“Too much stress affects the brain cells’ ability to communicate with other cells,” said Dr. Posen. “One area affected is the hippocampus, where we store memory. When people are chronically stressed, this part of the brain doesn’t work as well. People become forgetful, especially regarding short-term memory.”


Seventy-eight per cent of Canadians report being more focused after vacation time, and 93 per cent feel more relaxed and rejuvenated.


Growing in popularity is the “use it or lose it” mandate that eliminates employees’ ability to carry over their vacation days, a subtle encouragement that vacations aren’t absolutely necessary. By taking the choice out of the employees’ hands, they can feel less guilty about leaving the workplace.


“I think everyone needs time off,” said Shannon. “The workplace has only gotten faster and more frantic thanks to technology. I remember leaving my place of employment and you really couldn’t do much. In the ‘80s, if Mr. and Mrs. Smith were away on vacation, that task would just have to wait. That is not the case now – no one will wait. The world keeps moving.”


And even though projects might not want to wait, it’s important to take a step back once in a while to recharge the mind’s batteries.


“Vacations are really important to allow the stress reaction to be turned off or turned down,” said Dr. Posen. “People need to recover, rejuvenate and decompress. Longer time-outs are important because we need extended time to recuperate. I believe we need at least three weeks of holidays [each year]. Two weeks probably used to be okay, but the world has gotten faster and more stressful.”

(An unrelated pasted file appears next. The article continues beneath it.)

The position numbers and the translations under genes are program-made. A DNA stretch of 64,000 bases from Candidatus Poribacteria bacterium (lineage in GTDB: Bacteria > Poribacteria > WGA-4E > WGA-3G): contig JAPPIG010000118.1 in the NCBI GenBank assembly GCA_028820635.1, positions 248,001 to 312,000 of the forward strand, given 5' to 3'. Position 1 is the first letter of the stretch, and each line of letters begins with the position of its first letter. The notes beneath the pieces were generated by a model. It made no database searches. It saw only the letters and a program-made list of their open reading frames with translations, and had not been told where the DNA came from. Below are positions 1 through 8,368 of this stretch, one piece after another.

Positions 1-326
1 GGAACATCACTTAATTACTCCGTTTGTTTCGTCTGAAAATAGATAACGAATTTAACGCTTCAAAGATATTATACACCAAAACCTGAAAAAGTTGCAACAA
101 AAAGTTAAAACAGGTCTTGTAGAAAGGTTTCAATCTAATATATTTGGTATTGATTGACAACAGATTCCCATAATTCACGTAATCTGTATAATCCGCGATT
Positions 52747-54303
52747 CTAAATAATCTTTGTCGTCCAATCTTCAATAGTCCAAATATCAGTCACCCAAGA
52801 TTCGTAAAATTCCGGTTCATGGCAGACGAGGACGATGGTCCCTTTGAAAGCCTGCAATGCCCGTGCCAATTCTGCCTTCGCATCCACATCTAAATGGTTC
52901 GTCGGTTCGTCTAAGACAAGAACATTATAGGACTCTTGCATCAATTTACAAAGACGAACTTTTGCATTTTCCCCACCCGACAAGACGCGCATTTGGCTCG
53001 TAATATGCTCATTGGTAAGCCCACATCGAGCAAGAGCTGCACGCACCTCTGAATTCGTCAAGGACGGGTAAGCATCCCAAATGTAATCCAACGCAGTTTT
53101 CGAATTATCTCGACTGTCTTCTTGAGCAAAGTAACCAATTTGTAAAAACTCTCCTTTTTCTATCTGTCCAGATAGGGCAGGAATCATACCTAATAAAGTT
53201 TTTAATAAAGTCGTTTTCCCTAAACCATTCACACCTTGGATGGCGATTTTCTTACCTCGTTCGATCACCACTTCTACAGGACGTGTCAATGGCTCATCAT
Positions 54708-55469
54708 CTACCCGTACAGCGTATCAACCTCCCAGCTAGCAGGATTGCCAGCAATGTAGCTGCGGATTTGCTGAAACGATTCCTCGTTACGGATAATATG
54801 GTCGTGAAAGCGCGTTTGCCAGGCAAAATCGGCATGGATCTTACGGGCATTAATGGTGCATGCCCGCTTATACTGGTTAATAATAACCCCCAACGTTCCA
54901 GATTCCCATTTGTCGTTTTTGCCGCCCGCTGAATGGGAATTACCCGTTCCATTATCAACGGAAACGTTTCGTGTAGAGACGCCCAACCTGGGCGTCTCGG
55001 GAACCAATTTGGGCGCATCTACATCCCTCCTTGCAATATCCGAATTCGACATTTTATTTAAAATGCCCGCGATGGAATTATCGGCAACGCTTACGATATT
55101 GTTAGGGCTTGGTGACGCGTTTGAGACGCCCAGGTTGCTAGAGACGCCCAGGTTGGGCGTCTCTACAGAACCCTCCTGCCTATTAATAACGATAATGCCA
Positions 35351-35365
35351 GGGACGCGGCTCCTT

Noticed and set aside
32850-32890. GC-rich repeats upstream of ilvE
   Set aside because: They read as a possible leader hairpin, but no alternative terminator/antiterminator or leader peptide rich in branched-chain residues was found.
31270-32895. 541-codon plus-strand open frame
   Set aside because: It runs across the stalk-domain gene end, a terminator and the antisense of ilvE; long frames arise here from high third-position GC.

HR professionals can advocate for mandatory vacations in the workplace. By allowing a day of catch-up after an employee’s vacation, the employee won’t stress themselves out in their final days of vacation, and can use the full number of days they are allotted for a break.


By granting employees a gentle re-entry on their return, you are telling them they won’t be hit with a pile of work on their first day back. This is the power of permission.


And of course, HR professionals should lead by example and take their fully allotted vacation time as well.

Vacations are a prescription for health, stress relief, energy rejuvenation, reconnecting with family and friends and, perhaps most important of all: happiness. Eight per cent of Canadians associate vacation time with happiness.


“Hockey coaches don’t rest their star players out of benevolence,” said Dr. Posen. “They do it because they get better performances out of their athletes when they are properly recharged.”


  1. Five rules for a rejuvenating vacation
    Take all the vacation time you’re entitled to: all of it.
    Take your vacation time before you need it. Then you will never need it, you’ll just enjoy it. Otherwise, your vacation will become convalescence.
    Space your vacation time throughout the year so that you’re getting more frequent breaks, instead of one long one.
    Come back a day early. Give yourself one day at home to settle back into your routine before returning to work.
    Use the first day back at work for catch-up.